I average my bill, so it's a little bit tricky to tell where it ended up.  The averaged amount was $455 and $75 was knocked off of that for what they called a courtesy credit for doing my part to cut back use during the extreme weather.  It looks like my actual bill was just a shade of over $800.  That's an all electric house, no fireplace in use, 3 adults at home for most of the day (my mother in law was with us), and a 10 year old.  Thermostat set on 65, ceramic heater running for several days in a row to keep plumbing from freezing.



#13 Nitixope

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Posted 04 March 2021 - 02:52 PM

I average my bill, so it's a little bit tricky to tell where it ended up.  The averaged amount was $455 and $75 was knocked off of that for what they called a courtesy credit for doing my part to cut back use during the extreme weather.  It looks like my actual bill was just a shade of over $800.  That's an all electric house, no fireplace in use, 3 adults at home for most of the day (my mother in law was with us), and a 10 year old.  Thermostat set on 65, ceramic heater running for several days in a row to keep plumbing from freezing.

 

Oh, wow.  I get a bit flustered if my bill creeps too far past $225/month in the peak seasons on an all-electric system.  I guess it depends on the size of the home and how many zone's you're running too.  I hope Feb for me isn't over $300 but should find out in a few days.  I'm right around 8.9 cents per kWhr all-in.  I wonder if those rates will disappear for a few years while they sort this mess out?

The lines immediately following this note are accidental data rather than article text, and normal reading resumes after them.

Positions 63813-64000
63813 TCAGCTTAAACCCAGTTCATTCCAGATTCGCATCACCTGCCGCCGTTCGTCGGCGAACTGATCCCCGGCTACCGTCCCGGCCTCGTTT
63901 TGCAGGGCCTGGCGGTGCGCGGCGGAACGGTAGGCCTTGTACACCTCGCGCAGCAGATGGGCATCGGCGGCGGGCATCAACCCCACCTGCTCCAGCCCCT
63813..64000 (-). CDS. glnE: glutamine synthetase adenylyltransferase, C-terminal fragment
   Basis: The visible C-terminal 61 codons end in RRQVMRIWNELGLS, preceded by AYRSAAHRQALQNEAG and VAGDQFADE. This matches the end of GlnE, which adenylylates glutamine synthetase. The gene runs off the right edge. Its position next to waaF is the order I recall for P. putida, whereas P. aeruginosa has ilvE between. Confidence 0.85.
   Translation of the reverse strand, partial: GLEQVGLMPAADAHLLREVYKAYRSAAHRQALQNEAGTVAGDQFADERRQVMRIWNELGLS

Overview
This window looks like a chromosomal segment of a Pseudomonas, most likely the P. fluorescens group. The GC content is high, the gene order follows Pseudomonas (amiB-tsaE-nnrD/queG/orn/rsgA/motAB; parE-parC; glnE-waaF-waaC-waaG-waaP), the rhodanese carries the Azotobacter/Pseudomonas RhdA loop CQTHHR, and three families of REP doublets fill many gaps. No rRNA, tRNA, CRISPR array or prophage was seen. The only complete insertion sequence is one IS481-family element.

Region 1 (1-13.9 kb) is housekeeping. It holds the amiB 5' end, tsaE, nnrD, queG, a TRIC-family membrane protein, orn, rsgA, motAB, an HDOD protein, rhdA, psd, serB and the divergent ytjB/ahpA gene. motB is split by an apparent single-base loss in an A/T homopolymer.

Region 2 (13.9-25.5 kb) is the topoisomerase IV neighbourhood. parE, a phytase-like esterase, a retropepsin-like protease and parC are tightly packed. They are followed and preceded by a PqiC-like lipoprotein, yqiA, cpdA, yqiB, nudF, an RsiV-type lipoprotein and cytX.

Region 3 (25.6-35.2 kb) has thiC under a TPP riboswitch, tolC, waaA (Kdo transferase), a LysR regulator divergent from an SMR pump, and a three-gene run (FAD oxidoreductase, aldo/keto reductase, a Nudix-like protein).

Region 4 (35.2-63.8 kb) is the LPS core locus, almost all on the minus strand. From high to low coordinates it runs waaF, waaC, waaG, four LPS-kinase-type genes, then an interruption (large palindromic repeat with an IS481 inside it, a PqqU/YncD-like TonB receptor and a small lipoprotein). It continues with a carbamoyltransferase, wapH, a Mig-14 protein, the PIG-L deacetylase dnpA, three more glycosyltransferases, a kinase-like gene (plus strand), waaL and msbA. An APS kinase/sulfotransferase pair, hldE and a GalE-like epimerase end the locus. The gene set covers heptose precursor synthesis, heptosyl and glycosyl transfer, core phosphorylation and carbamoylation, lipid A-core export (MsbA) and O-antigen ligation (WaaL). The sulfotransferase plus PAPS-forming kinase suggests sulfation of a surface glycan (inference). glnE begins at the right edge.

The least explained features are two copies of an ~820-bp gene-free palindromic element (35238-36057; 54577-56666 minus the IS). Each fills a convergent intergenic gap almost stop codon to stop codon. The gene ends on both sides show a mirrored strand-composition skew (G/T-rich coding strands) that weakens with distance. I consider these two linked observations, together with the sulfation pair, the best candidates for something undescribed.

I've been meaning to sign-up for this, I just need to read through the privacy policy a little more on what a "Market Participant" is defined as.

https://www.smartmetertexas.com/home

 

 

The site stores daily, monthly and 15-minute interval energy data recorded by digital electric meters (commonly known as “smart meters”), and provides secure access to that data to customers and authorized market participants (including through the use of a “Green Button”).

 
In addition to acting as an interface for access to smart meter data, SMT s provides a convenient, easy-to-use process whereby customers can voluntarily authorize market participants other than the customer’s Retail Electric Provider ( Competitive Service Providers ) access to their energy data information .
 
By providing timely access to energy data, SMT enables customers to better manage their energy consumption to lower their monthly electric bills, and benefit from new products and services offered by Retail Electric Providers and Competitive Service Providers.

 



#14 John T Roberts

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Posted 04 March 2021 - 03:41 PM